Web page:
Ferdinand VI, neurotic, possibly bipolar, hypochondriac (like his father), dominated first by his step-mother, then by his obese, equally neurotic wife.
And while he never became king, on accout of his own father having him imprisoned, and possibly murdered, how about Don Carlos, Prince of Asturias, a sadist known for whipping young women, both prostitutes and servants, nearly to death, and who reportedly enjoyed burning animals alive.

Afonso VI "the Glutton"
Maria I of Portugal, who tended to religious mania, and became increasingly convinced of her own damnation.

twistedone151 said...

Clovis II, Merovingian child-king, held by some to be an early Roi fainéant ("do-nothing king" or "lazy king")
Charles VI, "the Mad", who suddenly went mad in August 1392, killed four of his knights, and nearly killed his brother. He then went on to have ever more severe bouts of insanity, leading to a power struggle that weakened France in the Hundred Years' War.
Or how about Charles IX, the "snotty king" or "brat king", the unstable violent mama's boy.

The Germanies had their share of eccentrics, including Frederick William I of Prussia and his Potsdam Giants; Ludwig II of Bavaria, the "Swan King", with his fairy-tale palaces; and Otto of Bavaria, brother and heir of Ludwig II.

Ferdinand I of Austria: his parents were double first cousins. Suffered from hydrocephalus, epilepsy (with as many as twenty seizures a day), and neurological problems; his court physician thought it unlikely that Ferdinand would be able to consummate his marriage. Famous for one coherent command: when his cook told him he couldn't have the Marillenknödel (apricot dumplings) he wanted, as apricots were out of season, he said "Ich bin der Kaiser und ich will Knödel!" ("I am the Emperor, and I want dumplings!").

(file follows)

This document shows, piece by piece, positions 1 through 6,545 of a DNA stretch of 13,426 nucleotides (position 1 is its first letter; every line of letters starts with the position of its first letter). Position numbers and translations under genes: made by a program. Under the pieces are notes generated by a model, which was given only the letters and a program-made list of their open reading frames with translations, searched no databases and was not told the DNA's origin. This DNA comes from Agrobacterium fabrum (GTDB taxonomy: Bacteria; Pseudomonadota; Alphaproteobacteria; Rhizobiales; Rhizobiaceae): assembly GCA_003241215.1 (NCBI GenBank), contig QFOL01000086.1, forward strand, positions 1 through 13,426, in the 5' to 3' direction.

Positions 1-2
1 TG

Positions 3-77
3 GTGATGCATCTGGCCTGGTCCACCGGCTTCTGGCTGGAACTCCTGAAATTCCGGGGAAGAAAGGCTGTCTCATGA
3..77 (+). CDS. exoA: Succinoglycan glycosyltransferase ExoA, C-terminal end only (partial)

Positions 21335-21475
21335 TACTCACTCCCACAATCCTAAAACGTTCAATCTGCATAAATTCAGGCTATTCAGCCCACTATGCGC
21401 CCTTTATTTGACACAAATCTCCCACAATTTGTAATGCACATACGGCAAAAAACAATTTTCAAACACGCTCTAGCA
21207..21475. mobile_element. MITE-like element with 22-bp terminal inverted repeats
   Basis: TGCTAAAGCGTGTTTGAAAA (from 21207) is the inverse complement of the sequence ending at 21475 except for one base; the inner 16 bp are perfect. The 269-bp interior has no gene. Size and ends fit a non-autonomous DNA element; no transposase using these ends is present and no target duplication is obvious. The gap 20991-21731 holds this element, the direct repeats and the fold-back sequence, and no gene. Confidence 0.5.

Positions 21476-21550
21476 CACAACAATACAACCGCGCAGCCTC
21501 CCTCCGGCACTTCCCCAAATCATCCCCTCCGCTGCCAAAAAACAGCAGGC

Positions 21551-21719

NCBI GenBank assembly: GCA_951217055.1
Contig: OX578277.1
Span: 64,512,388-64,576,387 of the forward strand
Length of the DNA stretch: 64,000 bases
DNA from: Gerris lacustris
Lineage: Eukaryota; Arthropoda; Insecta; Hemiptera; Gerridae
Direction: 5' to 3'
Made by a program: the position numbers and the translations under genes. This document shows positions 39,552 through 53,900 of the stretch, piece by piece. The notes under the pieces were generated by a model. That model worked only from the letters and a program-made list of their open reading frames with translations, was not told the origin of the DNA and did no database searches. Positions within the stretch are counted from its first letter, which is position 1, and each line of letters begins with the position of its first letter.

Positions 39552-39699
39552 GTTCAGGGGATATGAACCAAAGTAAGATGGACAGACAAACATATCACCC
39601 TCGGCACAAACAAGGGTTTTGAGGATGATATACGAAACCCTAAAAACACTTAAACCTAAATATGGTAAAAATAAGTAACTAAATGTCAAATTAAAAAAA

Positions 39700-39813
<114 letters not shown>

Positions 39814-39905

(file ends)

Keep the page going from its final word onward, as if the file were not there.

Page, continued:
twistedone151 said...

Giovanni Battista Gastone de' Medici, last of the Medician Grand Dukes of Tuscany. Repealed legal restrictions on Jews, discontinued public executions, abolished taxes for his poorer subjects. Hated his unstable wife (the feeling was mutual), had no issue. Spent most of his later life refusing to leave his bed. With his death, ended the almost 300 year rule of Florence by the Medicis.

And, of course, imperial Rome had a number of appalling emperors, including transsexual Elagabalus, gay Hadrian, child-molesting Tiberius, fever maddened Gaius Germanicus "Caligula", fly-torturing Domitian, and momma's boy Nero.

How about Ivan IV, Ivan Grozny, "the Terrible", who killed his son and chosen heir in one of his violent rages, leaving him to be succeded by the other son, the purportedly mentally-handicapped Feodor I, "the Bellringer".
Ivan V "the Ignorant", half-brother of Peter the Great, described by foreign ambassadors as senile, paralytic and almost blind at age 27, died at 29. Controlled mostly by his sister.

Hungary and the Balkans: